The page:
Fayette County

Lexington will no longer recycle paper products. Effective now. Find out why.

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Recycling program manager Angela Poe explains what can and can not go into recycling bins in Lexington, Kentucky.
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Recycling program manager Angela Poe explains what can and can not go into recycling bins in Lexington, Kentucky.

Lexington will no longer recycle paper products, effective immediately, city officials announced Tuesday.

That means office paper, newspapers, magazines, cereal boxes, paper rolls and other paper-based products should be put into trash cans rather than recycling bins, said Nancy Albright, the city’s commissioner of Environmental Quality and Public Works.

The city hopes the move is temporary and is looking for other markets for recycled paper, Albright said.

“At least three new nearby mills are expected to begin receiving materials by late fall of 2019,” she said.

The move also affects more than a dozen Central Kentucky localities and is effective immediately, city officials said.

Lexington’s recycling center serves more than a dozen local counties and cities. The suspension of paper recycling also affects the following cities: Berea, Danville, Frankfort, Georgetown, Harrodsburg, Lawrenceburg, Midway, Mt. Sterling, Nicholasville, Paris, Shelbyville, Simpsonsville and Versailles. Counties affected by the change include: Anderson, Boyle, Clark, Franklin, Harrison, Jessamine, Madison, Montgomery, Scott, Shelby and Woodford counties.

For the past several months, the city has given away its recycled paper because there are so few buyers after a change in the global marketplace, Albright said.

Dry corrugated cardboard — such as moving and shipping boxes — will still be accepted. The city can not recycle wet cardboard.

Many cities across the country have suspended recycling operations all together after China upped its standards for the cleanliness of recycling materials it would buy, upending the market for recycled products.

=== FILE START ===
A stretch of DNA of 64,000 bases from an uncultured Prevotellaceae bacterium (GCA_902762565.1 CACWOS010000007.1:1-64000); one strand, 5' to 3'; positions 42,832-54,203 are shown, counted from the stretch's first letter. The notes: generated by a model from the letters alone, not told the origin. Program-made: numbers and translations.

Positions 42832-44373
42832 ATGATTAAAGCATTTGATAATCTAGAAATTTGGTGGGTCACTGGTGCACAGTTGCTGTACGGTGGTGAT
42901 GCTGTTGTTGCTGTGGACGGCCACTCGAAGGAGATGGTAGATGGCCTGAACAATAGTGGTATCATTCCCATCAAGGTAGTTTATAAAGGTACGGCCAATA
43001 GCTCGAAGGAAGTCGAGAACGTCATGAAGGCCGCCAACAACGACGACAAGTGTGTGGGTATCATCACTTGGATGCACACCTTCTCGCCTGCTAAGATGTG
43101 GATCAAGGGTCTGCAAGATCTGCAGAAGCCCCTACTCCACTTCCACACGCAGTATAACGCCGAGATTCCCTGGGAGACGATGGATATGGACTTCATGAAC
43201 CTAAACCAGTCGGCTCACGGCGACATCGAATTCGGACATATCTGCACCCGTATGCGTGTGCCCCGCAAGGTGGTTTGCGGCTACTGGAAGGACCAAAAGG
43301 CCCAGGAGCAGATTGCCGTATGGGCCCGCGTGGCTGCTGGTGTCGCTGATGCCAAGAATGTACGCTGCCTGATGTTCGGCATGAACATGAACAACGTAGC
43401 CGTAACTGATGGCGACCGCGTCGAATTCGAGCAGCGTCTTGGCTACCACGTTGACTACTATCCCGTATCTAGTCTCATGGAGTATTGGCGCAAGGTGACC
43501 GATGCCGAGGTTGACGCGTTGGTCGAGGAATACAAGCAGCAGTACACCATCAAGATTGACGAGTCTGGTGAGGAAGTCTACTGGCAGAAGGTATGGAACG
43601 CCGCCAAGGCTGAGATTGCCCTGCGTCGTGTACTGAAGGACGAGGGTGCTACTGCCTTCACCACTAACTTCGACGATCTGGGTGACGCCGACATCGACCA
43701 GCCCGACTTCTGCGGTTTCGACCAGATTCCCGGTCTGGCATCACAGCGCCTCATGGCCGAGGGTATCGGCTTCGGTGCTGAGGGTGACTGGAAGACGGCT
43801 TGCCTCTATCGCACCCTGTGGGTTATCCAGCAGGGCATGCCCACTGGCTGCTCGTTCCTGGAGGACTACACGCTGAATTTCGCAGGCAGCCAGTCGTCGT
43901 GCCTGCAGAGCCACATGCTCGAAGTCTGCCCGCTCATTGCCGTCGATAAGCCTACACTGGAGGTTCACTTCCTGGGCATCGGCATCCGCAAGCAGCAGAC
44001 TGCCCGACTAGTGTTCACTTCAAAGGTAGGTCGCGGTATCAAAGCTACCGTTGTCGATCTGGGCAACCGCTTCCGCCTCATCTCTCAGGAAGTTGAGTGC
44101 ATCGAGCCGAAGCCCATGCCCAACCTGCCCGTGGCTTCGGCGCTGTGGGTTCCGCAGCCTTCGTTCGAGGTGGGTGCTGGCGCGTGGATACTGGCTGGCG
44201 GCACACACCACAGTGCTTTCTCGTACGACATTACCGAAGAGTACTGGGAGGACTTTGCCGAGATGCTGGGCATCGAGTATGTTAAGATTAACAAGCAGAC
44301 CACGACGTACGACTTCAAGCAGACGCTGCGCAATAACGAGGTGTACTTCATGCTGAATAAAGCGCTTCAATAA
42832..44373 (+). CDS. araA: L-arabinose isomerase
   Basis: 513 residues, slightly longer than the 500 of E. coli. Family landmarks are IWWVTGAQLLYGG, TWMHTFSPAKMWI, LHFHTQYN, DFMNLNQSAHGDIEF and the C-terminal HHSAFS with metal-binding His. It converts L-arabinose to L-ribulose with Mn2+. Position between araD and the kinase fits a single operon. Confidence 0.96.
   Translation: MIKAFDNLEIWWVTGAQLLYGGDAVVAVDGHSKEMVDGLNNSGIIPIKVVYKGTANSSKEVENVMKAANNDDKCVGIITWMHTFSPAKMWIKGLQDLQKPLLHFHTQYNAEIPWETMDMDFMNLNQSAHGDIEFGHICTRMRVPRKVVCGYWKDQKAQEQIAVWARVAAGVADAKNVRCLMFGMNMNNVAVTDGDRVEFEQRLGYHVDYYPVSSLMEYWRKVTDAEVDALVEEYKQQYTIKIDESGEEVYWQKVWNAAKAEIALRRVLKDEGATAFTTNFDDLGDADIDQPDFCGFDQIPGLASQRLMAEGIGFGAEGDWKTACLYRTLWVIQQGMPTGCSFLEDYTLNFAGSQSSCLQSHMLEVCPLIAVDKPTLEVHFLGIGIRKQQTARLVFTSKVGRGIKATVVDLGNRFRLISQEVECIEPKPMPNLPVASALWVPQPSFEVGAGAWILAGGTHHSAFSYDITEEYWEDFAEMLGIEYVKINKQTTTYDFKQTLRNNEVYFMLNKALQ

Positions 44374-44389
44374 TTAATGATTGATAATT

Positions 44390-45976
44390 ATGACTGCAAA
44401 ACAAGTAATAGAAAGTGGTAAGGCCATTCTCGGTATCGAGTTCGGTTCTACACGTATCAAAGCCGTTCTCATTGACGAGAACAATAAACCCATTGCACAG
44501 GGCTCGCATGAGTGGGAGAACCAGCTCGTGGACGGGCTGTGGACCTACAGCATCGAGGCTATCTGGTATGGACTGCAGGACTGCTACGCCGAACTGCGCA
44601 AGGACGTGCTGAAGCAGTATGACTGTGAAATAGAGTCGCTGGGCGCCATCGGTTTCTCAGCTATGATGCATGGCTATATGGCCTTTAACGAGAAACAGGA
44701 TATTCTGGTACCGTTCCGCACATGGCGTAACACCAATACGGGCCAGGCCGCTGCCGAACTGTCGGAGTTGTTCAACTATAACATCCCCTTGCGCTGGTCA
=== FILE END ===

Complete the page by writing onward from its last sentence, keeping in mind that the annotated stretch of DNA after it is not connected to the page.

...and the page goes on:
Albright said the city is trying to determine if it might also be cheaper to temporarily suspend recycling glass. Currently, the city pays a company to pick up glass. Glass can also tear up equipment, leading to costly shut downs at the recycling center.

“We hope a decision on that will be made within the next month,” Albright said.

In 2018, it cost the city of Lexington $2.6 million to recycle. The operation made $2.1 million on the sale of recycled goods, creating a loss of about $500,000. In 2017, the cost to recycle was $2.7 million, compared to $2.6 million generated by the sale of recycling material. From 2011 to 2018, the operation lost a net total of $424, 028, according to figures provided by the city.

Those figures do not include how much it would cost to haul those recycled goods to the landfill.

The Lexington-Fayette Urban County Council recently formed a subcommittee to look at its recycling operations as the market for recycled goods remains in flux.

In addition, the city has upped its public outreach to encourage people to “recycle right,” a move designed to keep non-recyclable goods out of the city’s recycling center. Items that can not be recycled — including garden and other plastic hoses, plastic bags and medical waste — can damage the recycling center’s equipment, increasing costs.

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